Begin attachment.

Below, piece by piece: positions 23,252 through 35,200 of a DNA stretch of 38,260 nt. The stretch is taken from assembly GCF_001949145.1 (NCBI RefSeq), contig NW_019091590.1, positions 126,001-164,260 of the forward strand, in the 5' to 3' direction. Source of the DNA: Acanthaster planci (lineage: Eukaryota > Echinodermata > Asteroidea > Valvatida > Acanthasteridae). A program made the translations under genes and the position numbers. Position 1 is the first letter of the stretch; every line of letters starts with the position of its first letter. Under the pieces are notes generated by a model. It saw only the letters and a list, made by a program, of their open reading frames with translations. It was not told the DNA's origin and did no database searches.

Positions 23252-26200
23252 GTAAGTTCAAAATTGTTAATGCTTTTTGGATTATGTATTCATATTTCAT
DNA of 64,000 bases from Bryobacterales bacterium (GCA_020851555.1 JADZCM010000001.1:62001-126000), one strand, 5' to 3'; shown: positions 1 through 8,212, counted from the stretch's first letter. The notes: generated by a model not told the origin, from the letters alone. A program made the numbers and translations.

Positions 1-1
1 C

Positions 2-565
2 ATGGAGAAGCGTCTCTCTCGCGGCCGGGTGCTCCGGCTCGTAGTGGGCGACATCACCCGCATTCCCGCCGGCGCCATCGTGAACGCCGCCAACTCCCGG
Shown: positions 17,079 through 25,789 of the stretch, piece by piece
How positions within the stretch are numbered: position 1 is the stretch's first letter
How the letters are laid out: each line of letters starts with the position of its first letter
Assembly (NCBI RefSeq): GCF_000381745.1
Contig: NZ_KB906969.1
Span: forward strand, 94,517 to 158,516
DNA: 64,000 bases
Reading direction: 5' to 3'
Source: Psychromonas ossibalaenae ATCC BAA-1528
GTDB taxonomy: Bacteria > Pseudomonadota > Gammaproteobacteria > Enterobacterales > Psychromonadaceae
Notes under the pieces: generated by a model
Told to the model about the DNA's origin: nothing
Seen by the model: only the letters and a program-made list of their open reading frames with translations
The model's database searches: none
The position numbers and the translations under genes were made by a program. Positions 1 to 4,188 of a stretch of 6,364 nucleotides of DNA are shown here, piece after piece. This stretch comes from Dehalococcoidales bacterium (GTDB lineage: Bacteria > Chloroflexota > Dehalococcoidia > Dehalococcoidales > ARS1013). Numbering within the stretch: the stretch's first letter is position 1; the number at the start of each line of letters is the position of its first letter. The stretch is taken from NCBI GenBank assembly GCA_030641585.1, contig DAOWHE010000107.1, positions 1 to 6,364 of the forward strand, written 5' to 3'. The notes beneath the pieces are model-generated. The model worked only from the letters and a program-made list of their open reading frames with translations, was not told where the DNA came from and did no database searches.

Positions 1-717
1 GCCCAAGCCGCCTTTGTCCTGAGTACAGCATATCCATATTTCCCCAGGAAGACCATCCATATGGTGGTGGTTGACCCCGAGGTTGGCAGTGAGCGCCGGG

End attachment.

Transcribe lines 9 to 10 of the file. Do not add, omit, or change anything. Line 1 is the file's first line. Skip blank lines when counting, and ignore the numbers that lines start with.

Shown: positions 17,079 through 25,789 of the stretch, piece by piece
How positions within the stretch are numbered: position 1 is the stretch's first letter